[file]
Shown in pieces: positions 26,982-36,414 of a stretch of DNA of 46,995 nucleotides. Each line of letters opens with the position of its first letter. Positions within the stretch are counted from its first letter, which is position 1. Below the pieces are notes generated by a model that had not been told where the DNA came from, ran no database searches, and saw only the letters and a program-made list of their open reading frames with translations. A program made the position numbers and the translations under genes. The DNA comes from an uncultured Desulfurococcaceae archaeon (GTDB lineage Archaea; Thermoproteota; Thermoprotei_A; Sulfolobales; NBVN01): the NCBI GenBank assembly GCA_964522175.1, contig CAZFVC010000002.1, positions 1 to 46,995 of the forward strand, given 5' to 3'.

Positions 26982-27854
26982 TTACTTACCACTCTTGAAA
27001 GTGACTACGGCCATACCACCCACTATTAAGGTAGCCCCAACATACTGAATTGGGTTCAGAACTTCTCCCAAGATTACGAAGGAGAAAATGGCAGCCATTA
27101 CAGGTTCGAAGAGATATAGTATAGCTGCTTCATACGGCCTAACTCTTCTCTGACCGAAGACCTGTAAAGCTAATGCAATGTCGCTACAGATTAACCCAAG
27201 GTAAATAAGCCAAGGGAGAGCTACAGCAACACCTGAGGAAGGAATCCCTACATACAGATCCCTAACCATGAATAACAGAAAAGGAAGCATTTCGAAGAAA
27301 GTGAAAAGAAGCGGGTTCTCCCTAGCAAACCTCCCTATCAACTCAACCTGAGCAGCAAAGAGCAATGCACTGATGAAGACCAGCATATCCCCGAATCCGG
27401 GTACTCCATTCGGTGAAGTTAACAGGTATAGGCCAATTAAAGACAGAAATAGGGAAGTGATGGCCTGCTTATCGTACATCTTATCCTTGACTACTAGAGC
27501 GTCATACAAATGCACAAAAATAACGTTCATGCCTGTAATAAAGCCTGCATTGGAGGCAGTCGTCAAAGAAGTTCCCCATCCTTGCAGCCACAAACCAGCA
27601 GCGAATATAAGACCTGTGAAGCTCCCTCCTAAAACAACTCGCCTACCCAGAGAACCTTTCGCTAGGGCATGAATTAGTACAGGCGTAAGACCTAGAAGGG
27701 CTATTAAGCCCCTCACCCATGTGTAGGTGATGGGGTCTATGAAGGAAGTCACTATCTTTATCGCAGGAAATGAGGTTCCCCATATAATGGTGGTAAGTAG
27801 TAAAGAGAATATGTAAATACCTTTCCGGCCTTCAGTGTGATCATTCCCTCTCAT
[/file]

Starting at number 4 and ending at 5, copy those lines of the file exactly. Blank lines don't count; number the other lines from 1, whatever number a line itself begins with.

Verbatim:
27001 GTGACTACGGCCATACCACCCACTATTAAGGTAGCCCCAACATACTGAATTGGGTTCAGAACTTCTCCCAAGATTACGAAGGAGAAAATGGCAGCCATTA
27101 CAGGTTCGAAGAGATATAGTATAGCTGCTTCATACGGCCTAACTCTTCTCTGACCGAAGACCTGTAAAGCTAATGCAATGTCGCTACAGATTAACCCAAG